The majority of any archive (and here I am referring to our analog collections) usually consists of incoming correspondence. Letters sent out are rare and are either drafts, or, rarely, originals that relatives of the deceased (usually the “family’s historian”) have saved. In Blegen’s case, it was his nephew Robert (Bob) Blegen who preserved Carl’s correspondence to his family and then donated it to the School’s Archives in Athens. Yet, despite Bob’s care, only a handful of Carl’s letters to his parents remain.
Blegen chose to write separately to his mother and father. His letters to his father, John Blegen, a professor of Greek and Religion at Augsburg Seminary, were usually long because he would often try to explain aspects of the current political situation in Greece. On August 1, 1915, Carl wrote a lengthy letter to his father about the nature of Greek politics and the “events which led up to the resignation of Mr. Venizelos as Prime Minister of Greece.” His letters to his mother Anna are shorter; hers, however, are quite long. In one of his to her, written on Nov. 16, 1916, he described the impressive discovery of two Roman statues at Corinth, while a month later (Dec. 25, 1916) he would share with her his successes as a gardener in Athens. “Gardening is almost as much fun as archaeology” Blegen confided. He often climbed Mount Hymettus in order to collect bulbs of wild cyclamen and orchid.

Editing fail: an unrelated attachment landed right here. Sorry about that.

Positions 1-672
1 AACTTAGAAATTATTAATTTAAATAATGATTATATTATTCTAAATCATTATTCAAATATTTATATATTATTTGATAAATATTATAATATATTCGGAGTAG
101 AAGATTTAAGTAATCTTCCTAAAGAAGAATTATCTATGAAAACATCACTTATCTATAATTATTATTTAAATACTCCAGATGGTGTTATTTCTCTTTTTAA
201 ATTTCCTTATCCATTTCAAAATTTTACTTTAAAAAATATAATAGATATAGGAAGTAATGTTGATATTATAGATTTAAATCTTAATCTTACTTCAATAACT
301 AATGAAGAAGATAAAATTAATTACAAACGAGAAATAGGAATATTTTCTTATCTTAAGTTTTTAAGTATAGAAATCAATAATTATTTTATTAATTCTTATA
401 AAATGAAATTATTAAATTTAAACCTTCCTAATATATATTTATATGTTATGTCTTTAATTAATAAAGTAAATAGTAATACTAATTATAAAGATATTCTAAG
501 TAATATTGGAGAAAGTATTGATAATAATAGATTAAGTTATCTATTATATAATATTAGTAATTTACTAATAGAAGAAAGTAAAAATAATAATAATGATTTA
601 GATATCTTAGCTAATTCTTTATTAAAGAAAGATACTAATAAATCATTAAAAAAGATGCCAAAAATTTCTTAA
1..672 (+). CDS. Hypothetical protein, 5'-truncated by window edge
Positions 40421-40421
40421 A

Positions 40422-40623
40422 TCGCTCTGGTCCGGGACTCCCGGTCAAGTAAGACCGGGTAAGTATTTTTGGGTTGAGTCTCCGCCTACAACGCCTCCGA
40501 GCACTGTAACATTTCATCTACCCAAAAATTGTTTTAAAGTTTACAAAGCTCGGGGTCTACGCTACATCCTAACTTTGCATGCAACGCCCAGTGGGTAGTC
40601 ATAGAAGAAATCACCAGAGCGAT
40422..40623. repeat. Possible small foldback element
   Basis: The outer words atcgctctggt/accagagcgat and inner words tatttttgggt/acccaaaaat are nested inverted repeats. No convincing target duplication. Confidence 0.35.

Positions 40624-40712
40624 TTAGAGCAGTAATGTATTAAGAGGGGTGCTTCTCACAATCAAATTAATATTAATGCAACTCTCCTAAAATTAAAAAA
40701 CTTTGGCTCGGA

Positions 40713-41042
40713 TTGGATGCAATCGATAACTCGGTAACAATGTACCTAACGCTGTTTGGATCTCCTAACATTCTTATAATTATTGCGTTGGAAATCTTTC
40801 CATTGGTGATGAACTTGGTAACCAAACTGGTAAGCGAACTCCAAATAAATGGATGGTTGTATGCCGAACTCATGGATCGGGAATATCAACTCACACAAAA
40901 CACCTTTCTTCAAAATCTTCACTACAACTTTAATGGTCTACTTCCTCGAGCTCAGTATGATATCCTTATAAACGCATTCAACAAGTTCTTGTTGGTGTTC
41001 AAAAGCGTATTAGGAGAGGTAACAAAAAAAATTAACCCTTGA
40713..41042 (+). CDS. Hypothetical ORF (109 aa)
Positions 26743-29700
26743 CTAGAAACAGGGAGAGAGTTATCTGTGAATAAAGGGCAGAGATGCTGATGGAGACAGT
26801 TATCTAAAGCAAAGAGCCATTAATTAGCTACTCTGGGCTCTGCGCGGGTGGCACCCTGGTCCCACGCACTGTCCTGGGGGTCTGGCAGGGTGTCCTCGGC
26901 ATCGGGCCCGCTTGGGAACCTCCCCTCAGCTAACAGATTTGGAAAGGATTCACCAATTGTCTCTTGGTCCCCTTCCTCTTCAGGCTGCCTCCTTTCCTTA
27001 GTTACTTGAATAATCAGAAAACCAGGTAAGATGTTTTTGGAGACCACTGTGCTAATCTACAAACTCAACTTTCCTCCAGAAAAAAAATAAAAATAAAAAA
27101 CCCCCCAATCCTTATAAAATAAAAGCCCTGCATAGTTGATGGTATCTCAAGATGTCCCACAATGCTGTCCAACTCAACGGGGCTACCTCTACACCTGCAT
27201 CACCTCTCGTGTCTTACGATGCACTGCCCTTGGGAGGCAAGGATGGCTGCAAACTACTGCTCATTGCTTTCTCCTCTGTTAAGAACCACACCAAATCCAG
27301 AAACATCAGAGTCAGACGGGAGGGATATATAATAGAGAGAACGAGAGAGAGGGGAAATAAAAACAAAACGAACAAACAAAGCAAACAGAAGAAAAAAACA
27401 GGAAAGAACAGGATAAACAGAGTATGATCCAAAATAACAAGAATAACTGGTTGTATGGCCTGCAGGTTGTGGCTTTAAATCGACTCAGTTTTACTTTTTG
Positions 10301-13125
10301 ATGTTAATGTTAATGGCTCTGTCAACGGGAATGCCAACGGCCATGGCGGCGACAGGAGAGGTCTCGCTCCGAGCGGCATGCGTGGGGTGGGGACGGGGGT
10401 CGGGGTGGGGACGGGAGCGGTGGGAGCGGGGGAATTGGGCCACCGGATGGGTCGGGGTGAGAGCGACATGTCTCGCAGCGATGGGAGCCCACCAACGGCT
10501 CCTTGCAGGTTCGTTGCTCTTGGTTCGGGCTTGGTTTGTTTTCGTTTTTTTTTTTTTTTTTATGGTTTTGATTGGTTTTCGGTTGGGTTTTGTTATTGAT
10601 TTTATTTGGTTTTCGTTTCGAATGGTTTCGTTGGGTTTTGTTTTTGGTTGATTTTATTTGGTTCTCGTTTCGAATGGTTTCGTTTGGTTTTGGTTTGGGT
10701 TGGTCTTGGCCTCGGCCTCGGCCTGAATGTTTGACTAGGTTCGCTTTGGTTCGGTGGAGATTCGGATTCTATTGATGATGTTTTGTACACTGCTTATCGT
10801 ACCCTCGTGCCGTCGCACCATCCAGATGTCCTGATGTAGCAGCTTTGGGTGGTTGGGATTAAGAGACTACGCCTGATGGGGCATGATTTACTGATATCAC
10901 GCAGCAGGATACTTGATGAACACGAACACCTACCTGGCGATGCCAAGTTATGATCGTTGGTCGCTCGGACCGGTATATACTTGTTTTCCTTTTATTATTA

It would be wrong to think, however, that Blegen’s letters to his mother were trivial or mundane. A letter from his sister Martha reveals that Carl shared with his mother a lot more than just gardening adventures. “Mother was good enough to let me read that letter about Miss Schurman as you said I might. I was rather surprised to think that such a thing should happen to you for you were always making fun of others! But I might have suspected that you were very much interested elsewhere, for you have written, so seldom this last year… and I hope that when she does make up her mind it will be as you wish…” (Martha Blegen, July 31, 1913).
I have written elsewhere about Blegen’s love affair with Catherine Munro Schurman (1886-1936), the daughter of the U.S. Minister to Greece in 1912-13, Jacob Gould Schurman. Knowing how much this affair had tormented Blegen, I was curious to find out how much more he had confided to his mother. With the help of people of Norwegian descent, I was able to read parts of two letters from his mother. In the earlier one, from July 22, 1913, she inquired whether Miss Schurman’s parents were aware of his marriage proposal: ‘What do her parents say to this? Have you spoken with her father?” She ended her letter with a little warning, no doubt, revealing a mother’s instinct: “I only wish and hope that she says ‘Yes.’ Should it go against you, it would probably become quite difficult to stay as ‘cheerful’,” his mother noted. By September 12, the not-so-good news had reached Blegen’s mother. Helen had declined Carl’s proposal. “It is all for the best” Anna Blegen wrote, further adding with a touch of motherly indignation: “it seems that her family had other expectations for their eldest daughter. She encouraged Carl “to keep up his courage” and “although nothing is good, you are that much stronger.”